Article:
JAIS allegedly menace Ahmadis with arrest to continue Shariah trial halted by High Court

In Malaysia where only the Sunni branch is officially recognised, the Ahmadiyya community was declared ‘deviants’ and ‘infidels’ by the the Selangor Fatwa Committee since June 22, 1998. ― File pic
In Malaysia where only the Sunni branch is officially recognised, the Ahmadiyya community was declared ‘deviants’ and ‘infidels’ by the the Selangor Fatwa Committee since June 22, 1998. ― File pic

KUALA LUMPUR, July 1 ― Selangor religious enforcers have allegedly threatened several followers of the minority Ahmadiyya community with arrests to compel their appearance in the Shariah court tomorrow to continue a trial that has so far been postponed twice last year.

According to the Ahmadis, the Selangor Islamic Affairs Department (JAIS) is preparing arrest warrants to force 39 of its members ― three of them minors ― to appear before the Islamic courts, consequently violating a civil High Court order issued last year to halt all proceedings.

“They told our civil lawyers that if we do not attend on July 2, then arrest warrants will be issued. It was only three days ago, on Saturday, that we received this news,” Ainul Yakin M. Zain, the community’s spokesman, told Malay Mail Online over the phone.

“But so far, we have not personally received any letter from JAIS, nor have our Shariah lawyers,” he added, explaining that they have been advised by their civil lawyers to not appear in court tomorrow despite the alleged threat of arrest.

It is understood that the community’s lawyers from the firm BON Advocates received the call from a JAIS officer on June 24 to inform the Ahmadis of the warrants.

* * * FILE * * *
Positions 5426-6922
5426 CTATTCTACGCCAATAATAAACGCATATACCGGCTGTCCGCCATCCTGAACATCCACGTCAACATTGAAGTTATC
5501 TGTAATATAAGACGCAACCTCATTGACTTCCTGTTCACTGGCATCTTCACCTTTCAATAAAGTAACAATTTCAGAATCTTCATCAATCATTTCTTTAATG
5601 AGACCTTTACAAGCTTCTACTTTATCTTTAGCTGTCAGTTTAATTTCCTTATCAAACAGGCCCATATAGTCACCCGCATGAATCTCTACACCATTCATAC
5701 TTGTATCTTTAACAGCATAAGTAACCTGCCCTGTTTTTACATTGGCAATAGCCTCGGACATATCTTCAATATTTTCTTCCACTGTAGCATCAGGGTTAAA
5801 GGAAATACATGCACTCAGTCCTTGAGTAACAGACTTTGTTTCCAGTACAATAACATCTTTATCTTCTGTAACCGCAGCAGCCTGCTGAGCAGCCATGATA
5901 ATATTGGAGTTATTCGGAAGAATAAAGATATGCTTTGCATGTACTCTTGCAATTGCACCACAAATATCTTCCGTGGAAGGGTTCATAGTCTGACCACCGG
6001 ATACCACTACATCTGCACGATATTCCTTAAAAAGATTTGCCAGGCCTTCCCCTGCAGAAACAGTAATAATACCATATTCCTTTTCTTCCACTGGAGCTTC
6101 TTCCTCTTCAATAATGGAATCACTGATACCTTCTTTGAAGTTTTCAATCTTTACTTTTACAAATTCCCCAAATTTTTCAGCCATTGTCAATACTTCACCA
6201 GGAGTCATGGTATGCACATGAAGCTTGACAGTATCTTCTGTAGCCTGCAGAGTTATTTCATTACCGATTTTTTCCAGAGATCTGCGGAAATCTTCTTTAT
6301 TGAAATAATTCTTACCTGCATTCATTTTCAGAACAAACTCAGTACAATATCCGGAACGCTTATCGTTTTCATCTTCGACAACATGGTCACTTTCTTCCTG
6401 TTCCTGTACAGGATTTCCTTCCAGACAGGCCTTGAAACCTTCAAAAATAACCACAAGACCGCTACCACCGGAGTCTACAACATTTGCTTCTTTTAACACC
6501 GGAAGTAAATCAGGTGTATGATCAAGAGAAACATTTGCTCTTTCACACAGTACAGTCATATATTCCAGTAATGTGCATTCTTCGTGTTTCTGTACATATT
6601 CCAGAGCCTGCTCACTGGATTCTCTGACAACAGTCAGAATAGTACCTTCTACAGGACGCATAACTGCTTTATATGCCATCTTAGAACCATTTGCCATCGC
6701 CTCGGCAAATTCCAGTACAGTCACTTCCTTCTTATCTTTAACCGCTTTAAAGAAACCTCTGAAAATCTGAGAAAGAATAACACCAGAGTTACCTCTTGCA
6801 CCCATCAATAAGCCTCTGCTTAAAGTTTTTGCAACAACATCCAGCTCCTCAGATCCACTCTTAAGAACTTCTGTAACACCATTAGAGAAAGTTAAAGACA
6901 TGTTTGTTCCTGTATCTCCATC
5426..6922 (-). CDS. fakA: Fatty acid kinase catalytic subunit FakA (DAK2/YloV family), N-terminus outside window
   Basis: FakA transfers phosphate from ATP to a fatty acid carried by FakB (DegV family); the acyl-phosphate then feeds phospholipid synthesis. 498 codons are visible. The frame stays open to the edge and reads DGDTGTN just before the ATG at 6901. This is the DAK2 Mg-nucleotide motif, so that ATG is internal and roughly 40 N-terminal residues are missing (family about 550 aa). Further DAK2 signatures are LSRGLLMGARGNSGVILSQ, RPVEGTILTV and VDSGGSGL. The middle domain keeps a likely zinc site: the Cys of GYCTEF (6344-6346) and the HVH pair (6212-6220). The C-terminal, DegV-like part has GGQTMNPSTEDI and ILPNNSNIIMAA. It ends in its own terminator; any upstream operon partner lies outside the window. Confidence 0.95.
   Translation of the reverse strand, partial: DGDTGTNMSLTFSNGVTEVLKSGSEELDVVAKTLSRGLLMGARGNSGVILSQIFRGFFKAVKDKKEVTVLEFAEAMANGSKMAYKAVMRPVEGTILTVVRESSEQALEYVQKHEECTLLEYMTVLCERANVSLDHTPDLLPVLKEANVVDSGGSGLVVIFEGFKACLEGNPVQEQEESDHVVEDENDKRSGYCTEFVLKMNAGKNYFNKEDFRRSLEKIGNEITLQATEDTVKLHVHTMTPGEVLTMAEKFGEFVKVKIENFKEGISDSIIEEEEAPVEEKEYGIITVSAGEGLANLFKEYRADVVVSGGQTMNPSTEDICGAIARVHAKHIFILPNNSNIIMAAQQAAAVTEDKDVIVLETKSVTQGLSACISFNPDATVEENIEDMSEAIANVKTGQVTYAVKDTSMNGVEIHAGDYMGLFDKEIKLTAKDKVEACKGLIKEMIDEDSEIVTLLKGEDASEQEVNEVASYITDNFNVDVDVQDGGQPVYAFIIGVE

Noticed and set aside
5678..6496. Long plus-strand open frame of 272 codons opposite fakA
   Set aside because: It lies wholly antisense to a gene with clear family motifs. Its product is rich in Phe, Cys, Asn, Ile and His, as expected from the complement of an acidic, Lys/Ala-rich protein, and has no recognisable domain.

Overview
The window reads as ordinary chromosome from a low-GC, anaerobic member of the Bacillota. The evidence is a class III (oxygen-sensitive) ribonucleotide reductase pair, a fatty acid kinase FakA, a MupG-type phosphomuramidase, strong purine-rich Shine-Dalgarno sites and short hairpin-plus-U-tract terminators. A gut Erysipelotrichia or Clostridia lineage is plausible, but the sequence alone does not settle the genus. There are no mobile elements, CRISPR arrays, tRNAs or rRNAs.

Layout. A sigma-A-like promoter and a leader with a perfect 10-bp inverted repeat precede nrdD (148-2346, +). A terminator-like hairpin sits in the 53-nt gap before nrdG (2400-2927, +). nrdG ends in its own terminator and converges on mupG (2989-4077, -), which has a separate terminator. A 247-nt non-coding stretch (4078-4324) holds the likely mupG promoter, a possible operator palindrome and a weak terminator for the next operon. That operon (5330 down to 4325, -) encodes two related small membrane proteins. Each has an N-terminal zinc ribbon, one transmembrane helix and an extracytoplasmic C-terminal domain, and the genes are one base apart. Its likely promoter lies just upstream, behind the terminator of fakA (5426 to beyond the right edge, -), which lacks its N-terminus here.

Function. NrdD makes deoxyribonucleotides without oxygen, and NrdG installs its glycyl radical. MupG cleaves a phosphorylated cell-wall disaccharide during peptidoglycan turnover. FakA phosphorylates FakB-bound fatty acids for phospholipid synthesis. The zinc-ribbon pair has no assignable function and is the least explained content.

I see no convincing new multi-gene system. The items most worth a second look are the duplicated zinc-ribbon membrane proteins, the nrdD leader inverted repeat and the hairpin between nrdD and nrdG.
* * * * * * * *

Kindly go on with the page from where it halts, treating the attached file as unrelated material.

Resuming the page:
When contacted by Malay Mail Online, a JAIS spokesman declined to confirm the issue of those warrants.

On August 14 last year, a group 39 Ahmadiyya followers were granted leave by High Court Judge Datuk Zaleha Yusuf to pursue their application for a judicial review of their arrests by JAIS during a raid at a shoplot in Dolomite Park, Batu Caves, four months earlier on April 11.

The 39 applicants — which also included eight Pakistani asylum seekers, two Indian nationals, and one Indonesian — were arrested by JAIS officers on the grounds that they were performing Friday prayers in a place that is not a mosque.

The group were initially ordered to face the Gombak Shariah Court in October and November last year, but the case has since been postponed to make way for the judicial review application.

“Before this, our civil lawyers have twice asked for the case to be postponed, and they (JAIS) have agreed. But this third time, it seems that they are now trying to play hard,” said Ainul.

The Ahmadis, also called Qadianis here, adhere to the same beliefs as the Sunni branch of Islam, but also believe that their founder, Mirza Ghulam Ahmad, was the Imam Mahdi, Islam’s prophesied redeemer.

In Malaysia where only the Sunni branch is officially recognised, the Ahmadiyya community was declared “deviants” and “infidels” by the the Selangor Fatwa Committee since June 22, 1998, and subsequently forbidden to host Friday prayers in its central mosque in Selayang, Selangor.

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